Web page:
I’m admittedly not the biggest Alabama or even sports fan, but I’m continually amazed at the display of world-class LSP in televised football. Live, up close, HD, plus slow-motion replay and analysis.
Leadership, Strategy, & Process in 1-2-3 order is a simple straightforward approach to accomplish almost any worthwhile objective, like winning a national championship!
I know what was said, but what was really communicated? Too often, because of courtesy, culture, or for other reasons, one party doesn’t believe it’s appropriate (or more likely worth the risk) to share their true thoughts and opinions. I sometimes wonder how much is gained or lost as a result. Some of my favorite words of advice to young leaders and anyone in a customer facing role is “Listen for what was meant, not just what was said.”
In my experience, one of the most formidable powers in your workplace is peer pressure. The daily, if not minute by minute, sense by an individual that whatever they do in an environment surrounded by their co-workers, friends, family, and associates will be observed, assessed, and challenged. In the parts of your business where the culture (Leadership + Strategy) reinforces positive behaviors, outcomes, and relationships then the resultant peer pressure could be a game-changing tail-wind.
However, if in other parts of your business the environment reinforces avoidance, abdication, excuses, short-cuts, selfishness, or worse, then the relational pressure to resist or challenge these negative headwinds will be just too much to bear for all but the strongest willed employees. In that situation, many will just “keep their heads down”, stay quiet, avoid conflict, do what they are told, and be content to just hold on to their jobs and paycheck. At least for as long as the company stays in business.
My simple definition of an organization’s culture is:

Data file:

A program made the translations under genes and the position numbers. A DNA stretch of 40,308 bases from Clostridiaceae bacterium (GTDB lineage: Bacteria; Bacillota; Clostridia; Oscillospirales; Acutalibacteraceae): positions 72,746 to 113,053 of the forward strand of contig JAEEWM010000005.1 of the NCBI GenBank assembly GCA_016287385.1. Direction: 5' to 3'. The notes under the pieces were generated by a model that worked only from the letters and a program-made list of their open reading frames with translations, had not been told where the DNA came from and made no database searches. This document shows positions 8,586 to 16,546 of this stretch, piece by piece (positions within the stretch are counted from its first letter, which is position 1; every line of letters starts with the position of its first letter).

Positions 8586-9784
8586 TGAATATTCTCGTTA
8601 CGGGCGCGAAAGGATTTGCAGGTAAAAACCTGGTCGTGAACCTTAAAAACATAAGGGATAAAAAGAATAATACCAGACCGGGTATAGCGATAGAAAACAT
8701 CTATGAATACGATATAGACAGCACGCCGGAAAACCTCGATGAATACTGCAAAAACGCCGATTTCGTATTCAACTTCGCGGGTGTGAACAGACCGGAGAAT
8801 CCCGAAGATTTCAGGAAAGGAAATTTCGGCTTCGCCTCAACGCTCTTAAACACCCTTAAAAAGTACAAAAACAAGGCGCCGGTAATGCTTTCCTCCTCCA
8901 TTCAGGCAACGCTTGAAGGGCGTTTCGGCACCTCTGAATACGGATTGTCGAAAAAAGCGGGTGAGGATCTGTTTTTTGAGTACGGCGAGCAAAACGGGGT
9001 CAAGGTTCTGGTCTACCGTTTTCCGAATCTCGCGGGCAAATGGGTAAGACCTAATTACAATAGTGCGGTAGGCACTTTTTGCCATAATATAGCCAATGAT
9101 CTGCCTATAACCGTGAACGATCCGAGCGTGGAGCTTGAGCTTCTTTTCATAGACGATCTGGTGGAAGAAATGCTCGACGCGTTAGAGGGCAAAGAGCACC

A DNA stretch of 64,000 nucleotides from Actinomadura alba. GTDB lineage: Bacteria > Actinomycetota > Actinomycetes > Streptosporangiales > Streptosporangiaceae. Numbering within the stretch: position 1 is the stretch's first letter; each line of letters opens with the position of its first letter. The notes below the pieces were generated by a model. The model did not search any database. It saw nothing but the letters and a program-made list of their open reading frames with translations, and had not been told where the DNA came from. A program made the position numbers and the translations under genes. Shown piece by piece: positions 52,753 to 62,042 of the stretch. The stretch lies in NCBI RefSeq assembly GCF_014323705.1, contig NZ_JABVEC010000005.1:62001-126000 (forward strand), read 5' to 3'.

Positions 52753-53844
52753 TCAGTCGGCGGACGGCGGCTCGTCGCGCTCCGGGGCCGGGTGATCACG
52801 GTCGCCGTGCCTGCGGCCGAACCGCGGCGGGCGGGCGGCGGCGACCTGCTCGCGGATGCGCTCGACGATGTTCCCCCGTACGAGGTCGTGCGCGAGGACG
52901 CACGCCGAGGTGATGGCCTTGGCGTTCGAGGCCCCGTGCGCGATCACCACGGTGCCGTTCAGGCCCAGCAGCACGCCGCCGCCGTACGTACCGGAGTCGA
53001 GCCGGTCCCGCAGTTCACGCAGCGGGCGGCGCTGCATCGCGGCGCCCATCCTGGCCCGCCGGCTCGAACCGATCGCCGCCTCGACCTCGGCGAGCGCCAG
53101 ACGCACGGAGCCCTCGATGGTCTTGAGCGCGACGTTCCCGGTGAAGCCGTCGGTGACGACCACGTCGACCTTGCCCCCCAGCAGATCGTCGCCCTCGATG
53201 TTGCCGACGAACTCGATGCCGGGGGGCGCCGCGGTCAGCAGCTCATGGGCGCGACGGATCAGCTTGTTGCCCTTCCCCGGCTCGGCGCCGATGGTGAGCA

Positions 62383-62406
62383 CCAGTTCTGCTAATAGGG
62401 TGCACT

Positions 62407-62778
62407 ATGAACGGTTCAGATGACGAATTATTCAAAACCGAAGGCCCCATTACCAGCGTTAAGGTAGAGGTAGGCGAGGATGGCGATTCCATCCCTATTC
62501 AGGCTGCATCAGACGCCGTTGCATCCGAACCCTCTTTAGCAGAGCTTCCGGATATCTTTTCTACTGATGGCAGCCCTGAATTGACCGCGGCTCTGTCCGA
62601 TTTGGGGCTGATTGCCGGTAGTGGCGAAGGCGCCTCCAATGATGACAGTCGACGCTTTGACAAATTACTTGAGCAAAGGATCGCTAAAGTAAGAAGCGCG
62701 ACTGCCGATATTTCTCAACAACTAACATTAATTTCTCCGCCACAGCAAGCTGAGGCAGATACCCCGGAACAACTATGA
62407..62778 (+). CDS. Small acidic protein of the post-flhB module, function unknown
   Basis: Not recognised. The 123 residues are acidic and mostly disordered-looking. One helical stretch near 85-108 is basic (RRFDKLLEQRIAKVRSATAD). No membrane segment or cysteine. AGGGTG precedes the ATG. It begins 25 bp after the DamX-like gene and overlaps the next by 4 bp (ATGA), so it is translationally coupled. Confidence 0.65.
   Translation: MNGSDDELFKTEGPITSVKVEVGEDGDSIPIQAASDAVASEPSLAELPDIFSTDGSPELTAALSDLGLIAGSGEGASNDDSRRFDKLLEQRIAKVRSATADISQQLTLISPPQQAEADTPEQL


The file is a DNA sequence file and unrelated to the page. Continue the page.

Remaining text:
(Leadership + Strategy) = Culture
Who leaders are, what they believe, how they behave, and their plan or strategy to move the organization forward and deliver increasing value to stakeholders tends to define the organization’s environment… but I can’t resist a simple equation.
Over my 25+ year career as a business leader, there have been a number of strategies or approaches to creating value and meeting marketplace needs that I’ve seen as true game changers. Virtually all were pioneered by others, but several I’ve been able to learn from and use to achieve success. Among the 10 or so on my list, here are a few examples:
What game-changing strategies or methods have you discovered? How successful have you been at deploying them? What gaps do you need to bridge to get your organization to the next level? Need any help with that?
Many leaders are inclined to take on big challenges and make promises that will stretch their capabilities. In fact, it may be a requirement of their job. Can you relate? Sometimes we make commitments with ourselves, but often there is pressure from others (customers, employees, peers, bosses, owners, friends, family, etc.) to do or deliver something by a certain time. How do you manage this pressure?
Am I stating the obvious here, by saying that upfront is the best time to manage expectations? Apparently not, based on my experience and the dilemmas that I see so many get themselves into. When it comes to commitments, you have just a few choices:
Often the effort required to consider, plan for, and manage the expectations of others, in the beginning, is far less than what will be required to deal with unclear assumptions, un-reasonable requests, or uncomfortable excuses when expectations are unmet.
Clearly under promise, and then work as smart as you can and as hard as you must to consistently over deliver.